Hard-hitting Climate Council report says Australia must reach net zero by 2035 

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A hard-hitting Climate Council report asserts that Australia must reach net zero emissions by 2035, with “no excuses”, using proven and available technologies and setting and sticking to sensible policies. 

The Climate Council’s Seize the Decade blueprint outlines how Australia can slash emissions by 75% by 2030 and achieve net zero by 2035, aligning with global climate safety.  

Key strategies include: 

  • Leveraging renewables for 94% of grid electricity. 
  • Scaling up rooftop solar. 
  • Cutting industrial emissions by over half. 
  • Decarbonising transport. 

Climate Council urges adoption of decisive policies and technologies 

The roadmap emphasised the feasibility and urgency of adopting decisive policies and technologies. 

The plan said Australia must accelerate the ongoing phase-out of coal, oil, and gas across all sectors of the economy. 

Australia must then transition towards renewables, storage, and electrification in logical and economically beneficial ways.  

The report was published during the same week that the Federal Government announced the $1 billion Solar Sunshot plan for production subsidies and grants aimed at building a solar supply chain in Australia. 

The Federal Government announcement was followed by AGL Energy and SunDrive’s own announcement of a Memorandum of Understanding to build solar panels at the decommissioned Liddell coal plant in the Hunter Valley. 

Avoid relying on carbon offsets and unfulfilled technologies 

The Climate Council report cautions against heavy reliance on land-based carbon offsets or unfulfilled technologies such as carbon capture and storage, nuclear energy, or hydrogen for home use.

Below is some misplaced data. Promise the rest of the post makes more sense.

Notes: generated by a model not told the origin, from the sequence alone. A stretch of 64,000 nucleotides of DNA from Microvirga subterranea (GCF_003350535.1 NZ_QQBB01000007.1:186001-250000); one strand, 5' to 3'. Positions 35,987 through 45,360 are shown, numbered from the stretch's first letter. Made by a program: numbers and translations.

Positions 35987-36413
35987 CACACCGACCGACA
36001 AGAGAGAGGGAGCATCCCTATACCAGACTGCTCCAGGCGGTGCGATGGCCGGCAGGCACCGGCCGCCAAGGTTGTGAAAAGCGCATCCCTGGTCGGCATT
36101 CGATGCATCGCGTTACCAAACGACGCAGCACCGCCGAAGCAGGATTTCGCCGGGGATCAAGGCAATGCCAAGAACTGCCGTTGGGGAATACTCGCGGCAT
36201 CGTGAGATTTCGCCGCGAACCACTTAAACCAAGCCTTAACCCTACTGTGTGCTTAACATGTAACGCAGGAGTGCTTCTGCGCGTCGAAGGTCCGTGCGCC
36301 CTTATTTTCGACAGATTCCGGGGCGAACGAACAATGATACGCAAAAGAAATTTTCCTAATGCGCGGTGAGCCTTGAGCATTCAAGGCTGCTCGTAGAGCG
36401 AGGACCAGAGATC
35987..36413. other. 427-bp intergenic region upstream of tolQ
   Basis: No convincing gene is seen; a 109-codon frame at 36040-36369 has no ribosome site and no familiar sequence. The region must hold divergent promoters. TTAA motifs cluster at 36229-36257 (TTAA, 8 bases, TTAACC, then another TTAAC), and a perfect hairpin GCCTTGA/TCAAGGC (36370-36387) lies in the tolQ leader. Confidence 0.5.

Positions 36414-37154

The report focuses on solutions that could collectively reduce climate pollution by 75% by 2030, aligning with scientific recommendations.  

It stresses the importance of tangible actions rather than empty promises or delays, aiming to build on existing progress to cut climate pollution significantly in the critical years ahead. 

Amanda McKenzie, CEO of the Climate Council, highlighted the urgency of these actions considering extreme weather events impacting Australian communities, including floods, heatwaves, and wildfires. 

Proven solutions exist across all sectors of the economy 

The report stresses that proven solutions exist across all sectors of the economy and are ready for scaling up without excuses to safeguard future generations.  

 Among the solutions detailed in the 85-page report is the proposal to double the current capacity of rooftop solar systems to 24GW by 2030, including the expansion to an additional 4 million homes. 

To achieve this, the Climate Council recommended that state governments use green bonds to cover the upfront costs of installing solar panels on all publicly owned housing properties, a strategy already implemented by Singapore’s housing agency.